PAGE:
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Introduction:

The earth is unique because it is only known planet that


supports life. The earth’s surface consists of only both
land and water. A blanket of air is surrounding the earth.
It is inhabited of living organism, both plants and animals.
The environment on the earth consists of only three
realms, namely land or lithosphere, water or hydrosphere,
and air or atmosphere. All these three domains combine to
form the life-giving domain of the earth, called the
biosphere. The biosphere is the narrow zone of contact
between land, water, and air where life exists.
Lithosphere:
The surface of the earth is made up of solid rock and soil
is called the crust or lithosphere. The lithosphere,
sometimes called the geosphere, refers to all of the rocks
of the earth. It includes the planet's mantle and crust, the
two outermost layers. It comprises the seven continents
and the rocky ocean beds. The actual thickness of the
lithosphere varies considerably and can range from
roughly 40 km to 280 km. The lithosphere ends at the
point when the minerals in the earth's crust begin to
demonstrate viscous and fluid behaviors. The exact depth
at which this happens depends on the chemical
composition of the earth, and the heat and pressure acting
upon the material.
Continents are large land masses on the surface of the
earth. They are usually separated from each other by
water called oceans. Together the continents and the
ocean floor form the lithosphere. The boulders of Mount
Everest, the sand of Miami Beach and the lava erupting
from Hawaii's Mount Kilauea are all components of the
lithosphere.
Hydrosphere:
The hydrosphere is the combined mass of water found
on, under, and above the surface of a planet, minor
planet or natural satellite. It occupies about 71 per cent of
the earth’s surface, which is why the earth is also called
the watery planet. The hydrosphere
It has been estimated that there are 1386 million cubic
kilometers of water on Earth. This includes water in liquid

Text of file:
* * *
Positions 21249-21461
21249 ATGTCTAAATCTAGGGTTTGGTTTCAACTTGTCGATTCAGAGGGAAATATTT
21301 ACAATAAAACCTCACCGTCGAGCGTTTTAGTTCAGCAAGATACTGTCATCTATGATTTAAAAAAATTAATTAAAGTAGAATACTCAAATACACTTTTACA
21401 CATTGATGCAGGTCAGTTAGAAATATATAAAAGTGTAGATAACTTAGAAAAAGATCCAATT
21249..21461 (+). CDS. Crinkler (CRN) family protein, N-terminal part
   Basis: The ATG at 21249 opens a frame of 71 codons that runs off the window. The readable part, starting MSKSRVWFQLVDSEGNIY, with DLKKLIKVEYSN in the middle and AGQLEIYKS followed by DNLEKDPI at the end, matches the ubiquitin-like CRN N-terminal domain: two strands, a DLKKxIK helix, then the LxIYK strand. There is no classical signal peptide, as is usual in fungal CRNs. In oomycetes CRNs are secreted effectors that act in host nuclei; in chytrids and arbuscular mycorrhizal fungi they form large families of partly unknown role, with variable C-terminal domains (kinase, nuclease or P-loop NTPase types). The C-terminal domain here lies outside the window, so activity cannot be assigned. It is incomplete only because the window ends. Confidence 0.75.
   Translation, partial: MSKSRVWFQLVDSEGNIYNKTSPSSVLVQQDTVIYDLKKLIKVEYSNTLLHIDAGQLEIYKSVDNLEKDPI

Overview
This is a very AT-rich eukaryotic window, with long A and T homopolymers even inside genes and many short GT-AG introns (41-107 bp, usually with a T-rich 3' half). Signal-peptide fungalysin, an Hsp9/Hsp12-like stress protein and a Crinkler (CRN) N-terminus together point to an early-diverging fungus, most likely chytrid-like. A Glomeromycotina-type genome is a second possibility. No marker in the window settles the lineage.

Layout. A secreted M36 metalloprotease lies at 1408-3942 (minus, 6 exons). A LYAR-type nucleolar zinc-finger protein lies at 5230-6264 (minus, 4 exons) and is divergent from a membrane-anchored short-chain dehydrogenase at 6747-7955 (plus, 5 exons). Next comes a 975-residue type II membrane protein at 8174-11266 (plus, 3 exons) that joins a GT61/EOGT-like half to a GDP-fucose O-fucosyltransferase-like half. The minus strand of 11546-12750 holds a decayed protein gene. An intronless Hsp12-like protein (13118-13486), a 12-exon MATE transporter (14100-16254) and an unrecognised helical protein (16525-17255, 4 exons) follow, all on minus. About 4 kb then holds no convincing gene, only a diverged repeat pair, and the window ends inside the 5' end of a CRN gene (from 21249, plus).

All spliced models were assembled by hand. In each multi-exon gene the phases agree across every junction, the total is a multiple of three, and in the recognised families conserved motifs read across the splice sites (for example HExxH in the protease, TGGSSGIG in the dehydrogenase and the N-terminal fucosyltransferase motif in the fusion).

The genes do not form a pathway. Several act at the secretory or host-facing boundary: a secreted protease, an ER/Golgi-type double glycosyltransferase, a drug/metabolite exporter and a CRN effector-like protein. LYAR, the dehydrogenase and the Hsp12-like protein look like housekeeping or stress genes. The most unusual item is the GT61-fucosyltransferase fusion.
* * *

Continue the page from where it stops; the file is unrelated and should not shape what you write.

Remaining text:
and frozen forms in groundwater, oceans, lakes and
streams. Saltwater accounts for 97.5% of this
amount. Fresh water accounts for only 2.5%. Of this fresh
water, 68.9% is in the form of ice and permanent snow
cover in the Arctic, the Antarctic, and mountain glaciers.
30.8% is in the form of fresh groundwater.
The hydrological cycle transfers water from one state or
reservoir to another. Reservoirs include atmospheric
moisture (snow, rain and clouds), streams, oceans, rivers,
lakes, groundwater, subterranean aquifers, polar ice caps
and saturated soil. Solar energy, in the form of heat and
light (insulation), and gravity cause the transfer from one
state to another over periods from hours to thousands of
years. Most evaporation comes from the oceans and is
returned to the earth as snow or rain. Sublimation refers to
evaporation from snow and ice. Transpiration refers to the
expiration of water through the minute pores or stomata
of trees. Transpiration is the term used by hydrologists in
reference to the three processes together, transpiration,
sublimation and evaporation.

Atmosphere:
An atmosphere is a layer of gases surrounding a planet or
other material body, is held in place by the gravity of that
body. An atmosphere is more likely to be retained if the
gravity it is subject to is high and the temperature of the
atmosphere is low. The atmosphere of Earth is mostly
composed of nitrogen about 78%, oxygen about
21%, argon about 0.9% with carbon dioxide and other
gases in trace amounts. Oxygen is used by
most organisms for respiration, nitrogen is fixed by
bacteria and lightning to produce ammonia used in the
construction of nucleotides and amino acids and
dioxide is used by plants, algae and cyan bacteria